In accordance with an additional feature of an embodiment of the invention, there is provided a method of making an absorbent article that includes providing a top sheet, a back sheet, and an absorbent core to a garment forming station. The method includes positioning the absorbent core at least partially between the top sheet and the back sheet, and then positioning at least one wetness indicator at least partially between the back sheet and the absorbent core. The method further includes positioning at least one unregistered graphic in a waist portion of the absorbent article. The wetness indicator and unregistered character graphic are related to one another, but not interactively interrelated.

In accordance with preferred embodiments of the method, the graphics can be positioned on the article at the same or different times. In addition, the wetness indicators can be printed directly on a surface of the back sheet, or on an additional layer(s) and then positioned between the absorbent core and the back sheet. Furthermore, the unregistered character graphic can be printed on an additional layer(s) and then positioned in the waist portion of the article.

The absorbent article may include any number of layers in addition to the back sheet, top sheet and absorbent core, and the wetness indicators may be imprinted or otherwise positioned on the same or different ones of these layers. The absorbent article also may include additional graphics that may or may not be related to the wetness indicators including, for example, other object graphics, graphics or art simulating seam lines to make the article appear more pant like, and the like.

An additional feature of an embodiment of the invention includes an absorbent article having a waist portion positioned adjacent one longitudinal end, and a crotch portion adjacent the waist portion. The absorbent article includes at least one character graphic positioned in the waist portion, and at least one wetness indicator positioned in the crotch portion. The wetness indicator is related to the character in the character graphic and not to what the character may or may not be doing.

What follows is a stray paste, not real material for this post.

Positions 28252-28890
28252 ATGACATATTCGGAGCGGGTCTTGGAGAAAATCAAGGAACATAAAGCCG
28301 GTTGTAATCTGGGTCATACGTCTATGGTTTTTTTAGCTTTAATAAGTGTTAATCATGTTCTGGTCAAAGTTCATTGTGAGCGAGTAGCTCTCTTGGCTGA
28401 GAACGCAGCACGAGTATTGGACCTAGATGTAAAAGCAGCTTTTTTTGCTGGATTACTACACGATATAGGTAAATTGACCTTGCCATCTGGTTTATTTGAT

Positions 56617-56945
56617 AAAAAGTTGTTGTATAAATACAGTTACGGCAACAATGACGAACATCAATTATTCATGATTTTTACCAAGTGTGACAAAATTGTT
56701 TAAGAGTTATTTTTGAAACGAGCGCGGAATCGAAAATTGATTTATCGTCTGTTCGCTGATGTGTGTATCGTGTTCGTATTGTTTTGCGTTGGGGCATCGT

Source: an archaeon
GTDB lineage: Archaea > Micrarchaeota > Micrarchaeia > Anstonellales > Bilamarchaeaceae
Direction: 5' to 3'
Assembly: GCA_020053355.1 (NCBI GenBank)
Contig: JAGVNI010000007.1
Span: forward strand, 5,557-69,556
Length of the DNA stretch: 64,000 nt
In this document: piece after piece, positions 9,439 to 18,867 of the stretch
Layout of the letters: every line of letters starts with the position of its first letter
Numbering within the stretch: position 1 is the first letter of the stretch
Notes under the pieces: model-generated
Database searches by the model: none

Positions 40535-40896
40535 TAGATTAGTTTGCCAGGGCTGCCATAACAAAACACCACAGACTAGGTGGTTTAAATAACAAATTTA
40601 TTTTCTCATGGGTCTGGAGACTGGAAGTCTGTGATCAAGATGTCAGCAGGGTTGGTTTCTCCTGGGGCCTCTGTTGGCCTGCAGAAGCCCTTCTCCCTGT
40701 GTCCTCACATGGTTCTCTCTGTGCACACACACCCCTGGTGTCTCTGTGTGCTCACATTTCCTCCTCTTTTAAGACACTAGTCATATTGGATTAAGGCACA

These and other features of various embodiments of the invention will be readily apparent from a review of the detailed description of preferred embodiments taken in conjunction with the attached drawings.

BRIEF DESCRIPTION OF THE DRAWINGS

FIG. 1 is a front plan view of a pants-type absorbent garment with portions of the back sheet removed to reveal inner components of the garment;

FIG. 2 is a schematic of the various parts of a pants-type absorbent garment;

FIG. 3 is a front view of a preferred embodiment of the invention showing the relationship between the wetness indicator and the character graphic;

FIG. 4 a illustrates a web of material with a series of character graphics; and FIG. 4 b illustrates a web of material with a series of wetness indicators;

FIGS. 5 a and 5 b are front views of preferred embodiments of the invention showing the relationships between the wetness indicator and the character graphic;

FIG. 6 is a schematic illustrating an embodiment of a method of making an absorbent article including the graphic elements; and

FIG. 7 is a front view of a prior art training pant having wetness indicators interactively interrelated to the character graphic.

DETAILED DESCRIPTION OF PREFERRED EMBODIMENTS

As used herein, the terms “absorbent garment,” “absorbent article” or simply “article” or “garment” refer to devices that absorb and contain body fluids and other body exudates. More specifically, these terms refer to garments that are placed against or in proximity to the body of a wearer to absorb and contain the various exudates discharged from the body. A non-exhaustive list of examples of absorbent garments includes diapers, diaper covers, disposable diapers, training pants, feminine hygiene products and adult incontinence products. Such garments may be intended to be discarded or partially discarded after a single use (“disposable” garments). Such garments may comprise essentially a single inseparable structure (“unitary” garments), or they may comprise replaceable inserts or other interchangeable parts.